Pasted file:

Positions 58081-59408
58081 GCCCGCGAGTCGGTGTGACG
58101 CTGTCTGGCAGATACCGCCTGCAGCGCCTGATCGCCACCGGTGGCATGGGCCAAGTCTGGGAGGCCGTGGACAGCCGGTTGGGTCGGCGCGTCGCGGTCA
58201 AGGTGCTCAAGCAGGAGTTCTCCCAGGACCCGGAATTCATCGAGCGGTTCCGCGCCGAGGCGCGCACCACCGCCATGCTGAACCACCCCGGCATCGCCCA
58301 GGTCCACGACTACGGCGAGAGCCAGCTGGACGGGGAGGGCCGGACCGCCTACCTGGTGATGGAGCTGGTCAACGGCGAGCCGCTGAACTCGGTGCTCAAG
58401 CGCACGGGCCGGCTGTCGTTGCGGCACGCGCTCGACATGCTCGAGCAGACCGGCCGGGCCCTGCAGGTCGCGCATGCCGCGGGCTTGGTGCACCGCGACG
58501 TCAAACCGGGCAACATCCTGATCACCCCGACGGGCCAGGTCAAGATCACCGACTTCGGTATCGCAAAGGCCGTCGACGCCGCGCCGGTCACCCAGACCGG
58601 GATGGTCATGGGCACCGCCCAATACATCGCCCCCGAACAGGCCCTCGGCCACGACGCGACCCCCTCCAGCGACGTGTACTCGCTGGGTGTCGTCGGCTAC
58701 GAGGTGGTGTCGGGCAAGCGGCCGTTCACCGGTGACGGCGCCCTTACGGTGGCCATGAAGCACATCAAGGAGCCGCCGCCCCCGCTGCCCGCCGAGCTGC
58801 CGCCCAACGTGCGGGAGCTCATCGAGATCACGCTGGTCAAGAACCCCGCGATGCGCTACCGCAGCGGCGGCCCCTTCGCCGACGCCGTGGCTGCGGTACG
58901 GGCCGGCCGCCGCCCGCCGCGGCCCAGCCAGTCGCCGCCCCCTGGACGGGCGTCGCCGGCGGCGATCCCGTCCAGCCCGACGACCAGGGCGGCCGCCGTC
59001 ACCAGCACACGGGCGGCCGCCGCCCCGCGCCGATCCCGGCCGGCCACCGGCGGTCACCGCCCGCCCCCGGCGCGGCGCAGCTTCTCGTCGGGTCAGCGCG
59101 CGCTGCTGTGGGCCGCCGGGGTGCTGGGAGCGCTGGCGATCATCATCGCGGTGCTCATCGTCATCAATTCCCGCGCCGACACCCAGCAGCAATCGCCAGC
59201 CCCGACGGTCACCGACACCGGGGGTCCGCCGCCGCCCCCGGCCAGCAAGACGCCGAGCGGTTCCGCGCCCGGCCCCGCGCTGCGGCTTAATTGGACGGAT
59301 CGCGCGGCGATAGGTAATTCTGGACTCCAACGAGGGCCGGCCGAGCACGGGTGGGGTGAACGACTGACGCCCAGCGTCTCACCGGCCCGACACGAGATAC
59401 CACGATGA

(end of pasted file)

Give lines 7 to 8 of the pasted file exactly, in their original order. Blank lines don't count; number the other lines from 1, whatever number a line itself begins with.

58501 TCAAACCGGGCAACATCCTGATCACCCCGACGGGCCAGGTCAAGATCACCGACTTCGGTATCGCAAAGGCCGTCGACGCCGCGCCGGTCACCCAGACCGG
58601 GATGGTCATGGGCACCGCCCAATACATCGCCCCCGAACAGGCCCTCGGCCACGACGCGACCCCCTCCAGCGACGTGTACTCGCTGGGTGTCGTCGGCTAC